MONDAY, March 27, 2006 (HealthDay News) -- A team of scientists says it has genetically engineered pigs to produce healthier pork products, potentially giving consumers worldwide a new reason to bring home the bacon.
In a study released Sunday, the scientists said they'd managed to create pigs with higher levels of omega-3 fatty acids, which are normally found in fish and have long been linked to good health.
The pigs haven't ended up on anyone's plate yet, and no one knows how they taste. Federal regulators will have to approve them before they reach the local supermarket. Still, study co-author Dr. Jing X. Kang, an associate professor of medicine at Harvard Medical School, said he has high hopes for these hogs.
"When you consume (the pork), you'll be able to get an omega-3 benefit similar to when you eat fish," said Kang, who hopes to boost omega-3 levels in other animal food products, too.
Omega-3 fatty acids have a sterling reputation among nutritionists. "Some fats are good for us, omega-3 being one of them. It's vital for health," said Lona Sandon, an assistant professor at the University of Texas Southwestern Medical Center at Dallas and spokeswoman for the American Dietetic Association.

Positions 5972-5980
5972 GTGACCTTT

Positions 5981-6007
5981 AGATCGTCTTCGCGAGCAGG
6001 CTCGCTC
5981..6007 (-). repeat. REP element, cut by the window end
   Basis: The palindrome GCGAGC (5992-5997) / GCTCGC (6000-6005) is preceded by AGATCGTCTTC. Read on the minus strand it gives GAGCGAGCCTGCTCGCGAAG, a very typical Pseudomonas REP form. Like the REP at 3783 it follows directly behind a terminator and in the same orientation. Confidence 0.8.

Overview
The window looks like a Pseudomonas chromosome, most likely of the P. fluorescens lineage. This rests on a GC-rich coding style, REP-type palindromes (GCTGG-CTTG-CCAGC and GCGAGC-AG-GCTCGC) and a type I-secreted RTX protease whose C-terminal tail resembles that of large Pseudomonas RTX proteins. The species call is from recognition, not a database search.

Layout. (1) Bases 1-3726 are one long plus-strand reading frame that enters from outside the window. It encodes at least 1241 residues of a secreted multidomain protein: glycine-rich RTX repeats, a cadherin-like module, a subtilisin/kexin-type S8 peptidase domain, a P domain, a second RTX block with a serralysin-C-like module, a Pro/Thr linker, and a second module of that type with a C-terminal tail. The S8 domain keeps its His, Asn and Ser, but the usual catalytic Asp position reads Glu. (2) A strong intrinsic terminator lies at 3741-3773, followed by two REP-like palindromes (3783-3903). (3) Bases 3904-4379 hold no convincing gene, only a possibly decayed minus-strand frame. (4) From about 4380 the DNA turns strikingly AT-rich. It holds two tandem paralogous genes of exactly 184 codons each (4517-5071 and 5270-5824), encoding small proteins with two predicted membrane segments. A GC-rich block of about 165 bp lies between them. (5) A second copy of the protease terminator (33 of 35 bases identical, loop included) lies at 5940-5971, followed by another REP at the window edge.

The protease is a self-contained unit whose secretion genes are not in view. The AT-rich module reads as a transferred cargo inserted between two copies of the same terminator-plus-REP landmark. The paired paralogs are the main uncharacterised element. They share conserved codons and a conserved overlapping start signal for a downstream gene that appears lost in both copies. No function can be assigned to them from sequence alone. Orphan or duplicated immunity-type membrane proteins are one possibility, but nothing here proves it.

Among other things, omega-3 fatty acids help our bodies process cholesterol, stop blood vessels from clogging, and prevent inflammation, Sandon said. They also appear to help lower cholesterol levels.
While omega-3 is found in a number of foods, including some types of fish, flaxseed, soybean and canola oils, as well as some seeds and nuts, many people don't eat enough to get the added health benefits, Sandon said.
Enter the genetically engineered pigs. In a report published in the March 26 online issue of Nature Biotechnology, Kang and colleagues reported they've successfully cloned pigs with higher omega-3 levels.
Researchers haven't yet tasted pork from the pigs, he said, because some were slaughtered to undergo chemical analysis, while others are being kept alive for breeding purposes. But it may be possible for people to taste the meat from the pigs within the next year, he said.
If federal regulators ultimately approve the sale of this genetically engineered pork, it might cost a bit more than the regular variety, Kang said. But production costs shouldn't be that different, potentially keeping the price gap small, he said.
Sandon said it's too early to know whether healthier pork will affect heart disease rates. However, pork can already be part of a healthy diet, she said, especially if consumers choose lean pork chops over ribs, bacon or sausage.
"Healthiness comes down to the choice of cut of the meat and the quantity," she said. "It all comes back to making smart choices and moderation."
For now, Kang and colleagues will continue their federally funded research into the genetically engineered pigs. "We have to do a lot of tests and studies required by the [U.S. Food and Drug Administration]," he said.
The researchers are also looking at boosting omega-3 levels in chicken and cows, along with some types of fish that naturally have low levels of the fatty acids.
Learn more about omega-3 fatty acids from the American Heart Association.